Start the Conversation About Suicide
For Suicide Prevention Month this September, Lines for Life and our community partners across Oregon and beyond are celebrating by encouraging everyone to Reach Out and Start the Conversation about suicide prevention – in our schools, communities, workplaces, and more.
Together, we are creating safe spaces where people can talk openly about their mental health, inspire hope, and promote mental wellness.
Suicide is preventable. Reach out to those around you and start real, non-judgmental conversations about mental health and suicide.
Who is Impacted by Suicide?
Mental health struggles and thoughts of suicide impact people of every age group, culture, and identity.
Our views and feelings about mental health and suicide differ by culture and identity, in addition to our personal beliefs and experiences. Each culture or community has its own history and norms about how to seek support and help for mental health issues, including suicidal thoughts and behaviors.
When it comes to suicide prevention and mental health support, one size does not fit all.
To prevent suicide and promote mental wellness for all, we must learn to incorporate cultural differences into the support we provide.
See How Others Start the Conversation
Join us as we explore examples of our community partners, staff members, and leaders in suicide prevention who are taking the necessary steps to Start the Conversation and promote mental health for all.
Start the Conversation: Mike, Clinical Trainer
My first career was in the restaurant industry, managing restaurants and eventually managing theaters and event venues for a large chain of Oregon brewpubs. I had to leave because I drank too much, and I was like a kid in a candy store.Eventually, I became interested in the substance...
Start the Conversation: Angie, Lead Clinical Preceptor
I’ve always been passionate about supporting people when they might feel stigmatized or isolated.When I was growing up, my family struggled with poverty. Some of them turned to substances to cope and, even though they were around, I felt alone. The first funeral I ever went to...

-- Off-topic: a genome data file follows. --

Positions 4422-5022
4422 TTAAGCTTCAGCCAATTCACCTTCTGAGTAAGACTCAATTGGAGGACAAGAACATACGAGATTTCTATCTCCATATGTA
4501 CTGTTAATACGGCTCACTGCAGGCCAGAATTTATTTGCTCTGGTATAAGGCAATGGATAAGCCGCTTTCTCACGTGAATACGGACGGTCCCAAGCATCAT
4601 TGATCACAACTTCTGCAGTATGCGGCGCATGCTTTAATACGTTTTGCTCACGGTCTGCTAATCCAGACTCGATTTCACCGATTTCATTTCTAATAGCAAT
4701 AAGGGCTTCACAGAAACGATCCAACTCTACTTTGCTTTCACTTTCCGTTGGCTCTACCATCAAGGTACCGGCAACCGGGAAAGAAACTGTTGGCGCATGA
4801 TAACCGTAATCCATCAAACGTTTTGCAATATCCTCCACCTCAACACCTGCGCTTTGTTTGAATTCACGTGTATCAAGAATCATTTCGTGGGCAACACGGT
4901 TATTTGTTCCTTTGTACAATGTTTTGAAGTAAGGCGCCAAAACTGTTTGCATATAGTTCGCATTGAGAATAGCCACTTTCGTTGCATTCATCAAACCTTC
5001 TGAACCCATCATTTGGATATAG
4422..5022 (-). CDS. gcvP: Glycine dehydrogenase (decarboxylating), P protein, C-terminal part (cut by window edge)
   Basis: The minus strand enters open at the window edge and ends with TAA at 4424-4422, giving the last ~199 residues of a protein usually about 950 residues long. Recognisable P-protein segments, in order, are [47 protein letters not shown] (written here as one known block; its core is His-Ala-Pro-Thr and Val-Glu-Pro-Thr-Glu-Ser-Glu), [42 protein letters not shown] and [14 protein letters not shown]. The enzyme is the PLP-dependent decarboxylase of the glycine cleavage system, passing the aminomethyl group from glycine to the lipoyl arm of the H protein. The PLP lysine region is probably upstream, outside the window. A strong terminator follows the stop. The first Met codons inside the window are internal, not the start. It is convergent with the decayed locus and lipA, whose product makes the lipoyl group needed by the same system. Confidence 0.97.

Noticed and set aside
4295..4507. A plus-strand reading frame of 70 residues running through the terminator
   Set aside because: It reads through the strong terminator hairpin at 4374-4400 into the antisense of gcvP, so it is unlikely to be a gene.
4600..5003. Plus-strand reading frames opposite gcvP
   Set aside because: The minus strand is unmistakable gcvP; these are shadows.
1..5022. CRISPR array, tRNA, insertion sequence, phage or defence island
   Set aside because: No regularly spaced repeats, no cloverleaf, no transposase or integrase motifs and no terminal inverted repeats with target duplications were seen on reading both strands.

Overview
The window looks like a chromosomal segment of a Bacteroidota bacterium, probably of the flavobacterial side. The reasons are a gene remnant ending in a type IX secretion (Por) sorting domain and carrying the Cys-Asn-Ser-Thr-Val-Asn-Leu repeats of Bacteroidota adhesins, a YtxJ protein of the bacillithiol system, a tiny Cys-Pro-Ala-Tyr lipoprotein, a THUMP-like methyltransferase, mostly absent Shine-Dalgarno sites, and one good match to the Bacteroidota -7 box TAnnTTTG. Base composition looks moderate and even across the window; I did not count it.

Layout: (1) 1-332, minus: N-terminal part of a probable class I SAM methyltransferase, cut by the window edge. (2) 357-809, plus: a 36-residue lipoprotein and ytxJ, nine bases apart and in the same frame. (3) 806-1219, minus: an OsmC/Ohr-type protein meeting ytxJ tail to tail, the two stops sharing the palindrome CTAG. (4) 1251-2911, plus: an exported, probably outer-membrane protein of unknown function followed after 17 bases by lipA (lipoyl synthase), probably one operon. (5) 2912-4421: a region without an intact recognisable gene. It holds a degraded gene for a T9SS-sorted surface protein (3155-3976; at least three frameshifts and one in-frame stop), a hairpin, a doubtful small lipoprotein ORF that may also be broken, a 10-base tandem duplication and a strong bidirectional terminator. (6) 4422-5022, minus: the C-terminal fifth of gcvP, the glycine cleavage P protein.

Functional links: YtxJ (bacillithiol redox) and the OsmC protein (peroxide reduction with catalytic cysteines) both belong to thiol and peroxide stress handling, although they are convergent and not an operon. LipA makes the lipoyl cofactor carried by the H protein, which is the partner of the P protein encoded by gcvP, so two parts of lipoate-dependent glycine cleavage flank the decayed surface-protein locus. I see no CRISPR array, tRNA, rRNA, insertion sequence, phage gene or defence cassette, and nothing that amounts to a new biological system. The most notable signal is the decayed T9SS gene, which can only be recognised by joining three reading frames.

You Call, We Answer: Cami, Events Coordinator
The ripple effects of substance abuse and suicide are quantifiable and immense. I know firsthand how difficult it is to lose a loved one to suicide. I’m a suicide loss survivor. My father struggled with extreme mental illness and died by suicide when I was just nine years old....
How Can YOU Start the Conversation?
It’s not just our community leaders making a difference – anyone can Start the Conversation in their own circles! You can Start the Conversation by simply asking, “How are you really?” or sharing how you’ve been feeling lately
Supportive and meaningful relationships help build resilience and well-being – a conversation with an understanding friend or loved one can often help heavy thoughts feel lighter. Identify a loved one you can lean on for support – or offer to be there for someone in your life.
Reach Out for Support with Your Mental Health
We know it may not always be easy or possible to Start the Conversation with those around you. If you have mental health concerns and aren’t sure who to reach out to, we’re here to help. Our crisis and emotional support helplines are available 24/7.
Learn How to Help in a Crisis
Want to Start the Conversation about suicide? Want to be prepared if someone reaches out to you seeking support, but not quite sure where to start?
We provide virtual and in-person training opportunities for anyone who wants to learn how to assess suicide risk and refer others to appropriate resources.
If you, your organization or community want to develop crisis intervention skills, learn more about our upcoming training.
Training is available to anyone who wants to help others in crisis – you do not need to be a behavioral health professional.